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OP: Feasts for All Seasons

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by Roy Andries de Groot

Alfred A. Knopf, 1966. Hardcover. Very Good Plus in VG jacket. First printing.

British-born Roy Andries de Groot (1910–1983) was a fine writer, journalist, and, by all accounts, a cantankerous, demanding perfectionist. Injured during the London Blitz of 1940, he eventually became totally blind but remained a tireless observer of a world he could not see. Some of that was through his sense of taste, leading to a career of writing about food and wine.

Feasts for All Seasons (1966)—de Groot’s first cookbook, and an impressively ambitious one at that—is a cosmopolitan melange of recipes and menus organized by season. With exacting cooking and planning instructions and extensive notes on wine tasting, selecting, storing, and serving, it is the ideal handbook for a burgeoning gourmand.

Spring offerings include a Greek Independence Day dinner for a party of 8–10, featuring taramasalata, grilled eel with lemon sauce, stefado (beef stew) with rice-stuffed moussaka, followed by honey-whipped cream over chopped nuts and fresh fruit for dessert. Alternatively, a family of four might enjoy a light weeknight entree of soft-shell crabs flamed in Pernod.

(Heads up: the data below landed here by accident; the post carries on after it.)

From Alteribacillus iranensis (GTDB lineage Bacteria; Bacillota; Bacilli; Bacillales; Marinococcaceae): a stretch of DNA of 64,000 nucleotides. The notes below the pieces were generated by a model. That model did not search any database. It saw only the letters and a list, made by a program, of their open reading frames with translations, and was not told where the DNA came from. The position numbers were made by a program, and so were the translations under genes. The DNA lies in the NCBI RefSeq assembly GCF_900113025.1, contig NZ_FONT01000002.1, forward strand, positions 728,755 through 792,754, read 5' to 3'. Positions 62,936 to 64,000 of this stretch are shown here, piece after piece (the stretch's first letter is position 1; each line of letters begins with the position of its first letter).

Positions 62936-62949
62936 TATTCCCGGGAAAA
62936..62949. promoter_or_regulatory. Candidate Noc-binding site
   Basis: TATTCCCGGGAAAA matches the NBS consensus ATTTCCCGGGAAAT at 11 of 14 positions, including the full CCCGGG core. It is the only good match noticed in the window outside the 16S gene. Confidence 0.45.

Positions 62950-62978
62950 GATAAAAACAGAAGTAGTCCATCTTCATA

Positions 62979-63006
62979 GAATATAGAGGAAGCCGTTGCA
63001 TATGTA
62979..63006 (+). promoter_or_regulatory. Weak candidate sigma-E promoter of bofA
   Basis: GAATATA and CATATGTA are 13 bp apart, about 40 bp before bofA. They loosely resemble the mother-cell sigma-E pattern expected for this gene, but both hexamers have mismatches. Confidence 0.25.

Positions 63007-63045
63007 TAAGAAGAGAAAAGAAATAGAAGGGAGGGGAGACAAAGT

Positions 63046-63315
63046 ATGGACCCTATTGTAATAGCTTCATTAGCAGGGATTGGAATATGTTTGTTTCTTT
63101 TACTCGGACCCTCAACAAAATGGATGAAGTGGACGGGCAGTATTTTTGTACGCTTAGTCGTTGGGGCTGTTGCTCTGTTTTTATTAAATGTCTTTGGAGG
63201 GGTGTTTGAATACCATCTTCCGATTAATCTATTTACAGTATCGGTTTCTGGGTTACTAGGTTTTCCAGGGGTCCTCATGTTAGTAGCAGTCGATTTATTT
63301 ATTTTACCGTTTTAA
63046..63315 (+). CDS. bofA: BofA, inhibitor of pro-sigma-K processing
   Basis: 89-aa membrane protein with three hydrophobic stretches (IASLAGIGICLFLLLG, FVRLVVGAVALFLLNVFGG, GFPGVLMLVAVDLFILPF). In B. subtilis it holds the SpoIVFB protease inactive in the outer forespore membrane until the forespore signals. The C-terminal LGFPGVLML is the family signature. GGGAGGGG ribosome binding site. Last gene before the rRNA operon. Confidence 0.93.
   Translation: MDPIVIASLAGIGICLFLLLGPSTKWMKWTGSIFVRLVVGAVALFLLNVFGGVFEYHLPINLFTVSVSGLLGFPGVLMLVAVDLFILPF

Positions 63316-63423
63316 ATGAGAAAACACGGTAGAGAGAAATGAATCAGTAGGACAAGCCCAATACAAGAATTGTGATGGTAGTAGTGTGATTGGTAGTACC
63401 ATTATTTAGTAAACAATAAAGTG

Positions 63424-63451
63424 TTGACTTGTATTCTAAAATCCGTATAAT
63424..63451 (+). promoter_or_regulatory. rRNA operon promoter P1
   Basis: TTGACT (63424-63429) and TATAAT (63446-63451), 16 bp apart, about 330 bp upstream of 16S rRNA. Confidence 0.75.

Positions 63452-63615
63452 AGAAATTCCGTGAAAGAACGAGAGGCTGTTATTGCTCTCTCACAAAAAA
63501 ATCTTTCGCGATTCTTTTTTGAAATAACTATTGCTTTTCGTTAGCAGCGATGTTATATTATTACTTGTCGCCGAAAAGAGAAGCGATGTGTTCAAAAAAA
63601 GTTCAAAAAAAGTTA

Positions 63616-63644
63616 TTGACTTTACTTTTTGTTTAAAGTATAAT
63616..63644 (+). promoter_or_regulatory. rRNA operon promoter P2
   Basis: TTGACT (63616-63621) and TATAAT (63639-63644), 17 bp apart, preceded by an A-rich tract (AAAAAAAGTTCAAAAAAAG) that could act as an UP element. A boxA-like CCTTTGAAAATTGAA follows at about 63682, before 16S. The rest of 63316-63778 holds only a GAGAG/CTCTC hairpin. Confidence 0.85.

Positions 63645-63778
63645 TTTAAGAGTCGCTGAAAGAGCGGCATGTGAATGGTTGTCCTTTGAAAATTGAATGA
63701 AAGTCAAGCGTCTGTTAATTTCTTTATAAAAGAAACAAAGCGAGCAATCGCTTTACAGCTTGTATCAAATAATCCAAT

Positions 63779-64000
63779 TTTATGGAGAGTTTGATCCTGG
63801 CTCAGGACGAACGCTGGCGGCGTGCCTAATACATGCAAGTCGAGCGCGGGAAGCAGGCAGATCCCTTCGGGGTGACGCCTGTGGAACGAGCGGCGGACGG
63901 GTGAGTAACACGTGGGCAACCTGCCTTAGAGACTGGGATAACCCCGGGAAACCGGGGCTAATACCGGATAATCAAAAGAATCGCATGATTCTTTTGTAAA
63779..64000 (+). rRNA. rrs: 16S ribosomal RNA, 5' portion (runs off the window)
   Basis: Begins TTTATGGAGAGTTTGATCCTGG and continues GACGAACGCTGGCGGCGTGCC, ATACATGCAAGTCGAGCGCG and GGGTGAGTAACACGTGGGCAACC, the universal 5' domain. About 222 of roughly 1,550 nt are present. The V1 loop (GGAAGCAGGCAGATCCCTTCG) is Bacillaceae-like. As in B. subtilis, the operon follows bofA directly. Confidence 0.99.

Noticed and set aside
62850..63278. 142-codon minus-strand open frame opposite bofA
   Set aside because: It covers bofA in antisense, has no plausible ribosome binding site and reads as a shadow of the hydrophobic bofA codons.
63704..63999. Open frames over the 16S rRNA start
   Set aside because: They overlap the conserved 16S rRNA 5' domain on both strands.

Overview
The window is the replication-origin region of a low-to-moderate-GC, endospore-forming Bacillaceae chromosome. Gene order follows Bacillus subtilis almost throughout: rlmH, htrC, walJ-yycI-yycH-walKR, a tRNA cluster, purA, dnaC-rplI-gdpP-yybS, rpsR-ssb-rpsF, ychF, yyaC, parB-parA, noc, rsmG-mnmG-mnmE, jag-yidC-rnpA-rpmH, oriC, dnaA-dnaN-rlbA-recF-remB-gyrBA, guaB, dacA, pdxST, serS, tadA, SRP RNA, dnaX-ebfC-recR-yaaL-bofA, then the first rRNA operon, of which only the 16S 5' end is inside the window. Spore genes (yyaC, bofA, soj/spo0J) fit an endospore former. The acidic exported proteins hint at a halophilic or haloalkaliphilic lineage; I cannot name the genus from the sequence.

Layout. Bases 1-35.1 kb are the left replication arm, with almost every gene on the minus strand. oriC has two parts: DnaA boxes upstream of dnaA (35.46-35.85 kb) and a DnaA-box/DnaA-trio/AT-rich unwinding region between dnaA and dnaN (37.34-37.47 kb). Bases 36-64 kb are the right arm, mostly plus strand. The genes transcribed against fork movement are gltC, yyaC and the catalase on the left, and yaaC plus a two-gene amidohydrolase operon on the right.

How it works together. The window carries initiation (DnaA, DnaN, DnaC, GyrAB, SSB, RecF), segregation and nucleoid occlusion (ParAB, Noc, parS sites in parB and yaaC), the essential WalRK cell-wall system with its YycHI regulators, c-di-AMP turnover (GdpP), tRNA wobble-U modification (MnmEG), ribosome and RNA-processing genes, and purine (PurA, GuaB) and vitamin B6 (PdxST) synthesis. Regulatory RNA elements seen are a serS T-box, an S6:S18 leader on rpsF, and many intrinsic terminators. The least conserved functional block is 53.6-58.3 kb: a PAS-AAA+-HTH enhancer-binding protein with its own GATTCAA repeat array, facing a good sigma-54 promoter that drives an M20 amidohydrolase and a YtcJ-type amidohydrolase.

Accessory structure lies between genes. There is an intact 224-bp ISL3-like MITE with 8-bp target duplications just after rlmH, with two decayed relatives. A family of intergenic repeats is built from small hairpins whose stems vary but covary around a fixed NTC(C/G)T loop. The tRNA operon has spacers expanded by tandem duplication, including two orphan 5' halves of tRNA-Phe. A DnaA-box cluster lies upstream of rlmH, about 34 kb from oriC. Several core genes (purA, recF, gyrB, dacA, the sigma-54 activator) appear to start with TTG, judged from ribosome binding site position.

A summer feast begins with tamarind rassam followed by lamb curry with fried potatoes, massoor dal, puris, lemon-lime pickle, and green tomato chutney; and for dessert, Alphonse mangoes and Darjeeling tea. Argentinian guinea hen with lentils makes for intimate, warming autumn dinner.

Our first printing copy is in Very Good Plus condition with a Very Good, price clipped, jacket, which shows chipping about the edges and sun fading to the spine. Charmingly illustrated by Tom Funk.

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